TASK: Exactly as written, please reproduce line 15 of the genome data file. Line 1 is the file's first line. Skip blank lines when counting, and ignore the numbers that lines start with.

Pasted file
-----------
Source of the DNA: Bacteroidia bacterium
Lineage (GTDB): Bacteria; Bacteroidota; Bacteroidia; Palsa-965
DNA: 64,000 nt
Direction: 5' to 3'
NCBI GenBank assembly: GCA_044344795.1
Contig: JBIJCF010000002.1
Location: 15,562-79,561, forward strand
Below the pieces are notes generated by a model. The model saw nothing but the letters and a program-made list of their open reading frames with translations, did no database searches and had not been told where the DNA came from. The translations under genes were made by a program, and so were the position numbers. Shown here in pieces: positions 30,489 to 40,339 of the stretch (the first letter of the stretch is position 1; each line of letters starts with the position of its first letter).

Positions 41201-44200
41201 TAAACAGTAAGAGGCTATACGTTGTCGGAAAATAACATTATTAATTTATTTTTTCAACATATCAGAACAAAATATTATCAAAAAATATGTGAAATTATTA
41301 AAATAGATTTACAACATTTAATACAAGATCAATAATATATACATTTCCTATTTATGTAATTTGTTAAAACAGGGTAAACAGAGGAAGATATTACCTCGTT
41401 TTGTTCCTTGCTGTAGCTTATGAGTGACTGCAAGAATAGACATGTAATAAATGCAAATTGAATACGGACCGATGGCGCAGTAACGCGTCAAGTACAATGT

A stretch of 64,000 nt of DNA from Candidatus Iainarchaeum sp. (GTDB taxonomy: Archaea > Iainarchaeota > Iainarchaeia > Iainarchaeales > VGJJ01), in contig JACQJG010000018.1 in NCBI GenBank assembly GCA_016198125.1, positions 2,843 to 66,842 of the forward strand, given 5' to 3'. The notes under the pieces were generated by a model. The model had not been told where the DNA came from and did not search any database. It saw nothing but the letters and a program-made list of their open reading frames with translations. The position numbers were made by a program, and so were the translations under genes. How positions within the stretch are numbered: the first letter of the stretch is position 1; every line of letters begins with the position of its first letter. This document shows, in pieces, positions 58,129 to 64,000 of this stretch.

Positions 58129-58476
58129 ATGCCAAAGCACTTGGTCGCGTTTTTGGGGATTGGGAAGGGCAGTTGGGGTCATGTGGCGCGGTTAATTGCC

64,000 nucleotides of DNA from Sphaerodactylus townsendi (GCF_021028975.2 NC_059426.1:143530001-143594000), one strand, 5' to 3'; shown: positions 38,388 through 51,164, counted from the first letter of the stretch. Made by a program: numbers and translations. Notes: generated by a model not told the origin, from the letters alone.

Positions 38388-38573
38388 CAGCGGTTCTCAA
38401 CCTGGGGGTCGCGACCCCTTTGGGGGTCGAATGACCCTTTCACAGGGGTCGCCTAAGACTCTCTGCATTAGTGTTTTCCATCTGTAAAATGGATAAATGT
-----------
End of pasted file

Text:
58129 ATGCCAAAGCACTTGGTCGCGTTTTTGGGGATTGGGAAGGGCAGTTGGGGTCATGTGGCGCGGTTAATTGCC